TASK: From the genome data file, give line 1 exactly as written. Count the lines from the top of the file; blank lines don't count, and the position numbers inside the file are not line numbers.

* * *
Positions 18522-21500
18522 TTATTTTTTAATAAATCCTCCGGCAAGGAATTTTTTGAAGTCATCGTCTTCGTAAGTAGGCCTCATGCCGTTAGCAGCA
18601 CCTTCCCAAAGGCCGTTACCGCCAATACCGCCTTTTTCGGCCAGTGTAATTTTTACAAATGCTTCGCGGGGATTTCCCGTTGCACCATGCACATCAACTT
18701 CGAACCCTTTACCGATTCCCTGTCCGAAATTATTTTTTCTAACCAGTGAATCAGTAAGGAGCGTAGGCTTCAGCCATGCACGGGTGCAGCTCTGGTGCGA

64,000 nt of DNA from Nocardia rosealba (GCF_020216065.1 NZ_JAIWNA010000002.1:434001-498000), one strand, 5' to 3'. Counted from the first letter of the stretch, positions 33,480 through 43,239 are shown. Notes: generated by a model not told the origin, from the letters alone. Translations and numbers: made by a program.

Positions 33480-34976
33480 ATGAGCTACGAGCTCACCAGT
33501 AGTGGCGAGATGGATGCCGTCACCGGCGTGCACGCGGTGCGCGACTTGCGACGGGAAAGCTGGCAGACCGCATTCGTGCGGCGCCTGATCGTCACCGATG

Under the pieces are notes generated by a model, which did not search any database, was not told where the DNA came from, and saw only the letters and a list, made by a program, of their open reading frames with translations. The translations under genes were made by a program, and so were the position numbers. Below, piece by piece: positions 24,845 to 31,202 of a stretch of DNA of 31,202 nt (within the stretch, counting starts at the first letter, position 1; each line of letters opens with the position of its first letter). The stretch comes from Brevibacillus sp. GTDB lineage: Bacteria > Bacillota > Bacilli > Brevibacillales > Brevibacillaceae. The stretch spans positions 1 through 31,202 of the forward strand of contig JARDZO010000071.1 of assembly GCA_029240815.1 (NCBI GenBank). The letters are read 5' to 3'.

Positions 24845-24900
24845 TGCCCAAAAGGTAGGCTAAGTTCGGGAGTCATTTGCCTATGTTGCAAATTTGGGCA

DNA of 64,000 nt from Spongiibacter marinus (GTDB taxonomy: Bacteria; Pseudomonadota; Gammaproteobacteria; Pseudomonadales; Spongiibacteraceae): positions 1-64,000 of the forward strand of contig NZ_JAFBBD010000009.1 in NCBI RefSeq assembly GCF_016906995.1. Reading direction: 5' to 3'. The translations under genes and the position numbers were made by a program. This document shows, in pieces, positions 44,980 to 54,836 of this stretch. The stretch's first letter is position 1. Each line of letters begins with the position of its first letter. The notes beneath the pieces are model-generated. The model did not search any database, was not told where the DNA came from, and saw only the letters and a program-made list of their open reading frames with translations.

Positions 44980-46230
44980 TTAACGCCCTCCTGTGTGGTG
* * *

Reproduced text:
Positions 18522-21500